10,000 Small Businesses is a philanthropic initiative launched by Goldman Sachs in November 2009 with a pledge of $500 million to aid small businesses in US and UK. Lloyd Blanfein, CEO of Goldman Sachs, and Mike Bloomberg, founder of Bloomberg and former mayor of New York City, give advice to small business founders on Bloomberg Television’s “Bloomberg West”.
- Work hard. You’re going to need some luck, but the harder you work, the luckier you get
- If it doesn’t work out, get on with it and start another business or career but be honest, understand why it did not work out – Skill set? Temperament? Wrong place, wrong time?
- Wish I have gotten the advice not to be intimidated, to break all the myths out there
- Being intimidated is not a vice if it forces you to over-prepare, rehearse, review one more time; if it paralyzes you, then it’s a bad thing
- Best thing we can do for small business founders is to help them break the myth bubble that they can’t do something
- I don’t know any business where sales, cooperation and collaboration are not big parts of it
- You can be a difficult person to get ahead but you better be really good at other things; you can be meek instead of having a salesy personality, but you better be really good if you are going to rely on the world being a path to your door
- To really get ahead, give credit to somebody else. By doing so, you get the credit as well, you’ve made a friend, and others respect you
Full paraphrased transcript:
What’s your advice to these small business founders today?
Bloomberg: Work hard. You’re going to need some luck but the harder you work, the luckier you get. And if it doesn’t work out, that’s not the end of the world. I just don’t have anything in common with people that sit there and say “Oh my god, it was terrible.” It’s water over the dam, under the bridge. Get on with it and start another business the next day or another career. And be honest, look in the mirror and say “Why didn’t it work out? Was it the skill set? I didn’t have the temperament for it? I was in the wrong place, wrong time? Maybe I can afford to do it again, maybe I can’t?” But people aren’t honest with themselves. What I’ve always done is I’ve taken a yellow pad, I draw a line down the middle, write out the pros on one side and cons on the other, in a sense that if I had let you see it, you wouldn’t laugh at me. And then when I am done, I just rip it up and throw it away because I’ve worked out in my mind what is real and what isn’t and what I can present to people.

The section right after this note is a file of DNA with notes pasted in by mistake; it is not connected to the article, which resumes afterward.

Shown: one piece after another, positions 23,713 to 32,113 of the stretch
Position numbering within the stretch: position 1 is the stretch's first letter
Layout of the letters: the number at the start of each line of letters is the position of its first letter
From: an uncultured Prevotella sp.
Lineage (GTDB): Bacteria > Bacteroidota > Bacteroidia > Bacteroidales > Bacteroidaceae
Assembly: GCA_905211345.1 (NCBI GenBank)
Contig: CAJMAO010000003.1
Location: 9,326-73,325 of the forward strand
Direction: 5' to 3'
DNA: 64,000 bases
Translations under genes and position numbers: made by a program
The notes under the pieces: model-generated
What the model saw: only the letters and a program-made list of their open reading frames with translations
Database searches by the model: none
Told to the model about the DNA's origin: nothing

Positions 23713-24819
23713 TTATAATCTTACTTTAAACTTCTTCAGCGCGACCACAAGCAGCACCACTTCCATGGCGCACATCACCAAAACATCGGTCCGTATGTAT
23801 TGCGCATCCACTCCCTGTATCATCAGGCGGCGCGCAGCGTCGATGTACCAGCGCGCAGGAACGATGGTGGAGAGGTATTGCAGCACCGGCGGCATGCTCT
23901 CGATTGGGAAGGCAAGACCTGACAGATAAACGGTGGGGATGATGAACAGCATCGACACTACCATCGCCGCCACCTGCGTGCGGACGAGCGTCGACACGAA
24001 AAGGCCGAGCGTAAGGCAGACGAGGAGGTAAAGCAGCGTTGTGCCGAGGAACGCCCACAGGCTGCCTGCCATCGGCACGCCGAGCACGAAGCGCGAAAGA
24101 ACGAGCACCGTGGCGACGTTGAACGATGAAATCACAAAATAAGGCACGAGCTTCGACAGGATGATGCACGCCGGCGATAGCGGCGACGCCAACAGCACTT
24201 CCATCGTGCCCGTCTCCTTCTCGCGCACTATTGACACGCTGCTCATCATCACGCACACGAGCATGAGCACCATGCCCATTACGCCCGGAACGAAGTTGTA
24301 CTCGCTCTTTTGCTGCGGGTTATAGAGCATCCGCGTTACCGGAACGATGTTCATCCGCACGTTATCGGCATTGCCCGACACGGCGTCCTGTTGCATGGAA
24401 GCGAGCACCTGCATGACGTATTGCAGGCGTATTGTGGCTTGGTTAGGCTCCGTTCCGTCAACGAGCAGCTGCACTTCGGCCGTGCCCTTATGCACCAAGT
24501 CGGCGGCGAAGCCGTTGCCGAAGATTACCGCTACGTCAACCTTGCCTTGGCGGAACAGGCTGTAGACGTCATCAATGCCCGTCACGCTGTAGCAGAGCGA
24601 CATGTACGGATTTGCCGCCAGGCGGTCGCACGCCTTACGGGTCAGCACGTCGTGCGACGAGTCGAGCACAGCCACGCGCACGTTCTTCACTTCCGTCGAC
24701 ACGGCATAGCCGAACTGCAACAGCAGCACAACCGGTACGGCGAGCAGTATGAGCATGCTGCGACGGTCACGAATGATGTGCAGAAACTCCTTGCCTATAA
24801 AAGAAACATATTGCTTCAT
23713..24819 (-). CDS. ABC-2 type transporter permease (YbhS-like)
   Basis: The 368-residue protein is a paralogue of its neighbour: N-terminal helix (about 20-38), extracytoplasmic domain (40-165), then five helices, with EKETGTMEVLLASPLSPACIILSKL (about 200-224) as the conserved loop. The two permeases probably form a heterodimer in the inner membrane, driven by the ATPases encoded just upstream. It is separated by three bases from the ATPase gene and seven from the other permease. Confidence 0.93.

Lloyd, when you look at mistakes, is there something or piece of advice you wish you got as you were climbing up the ranks?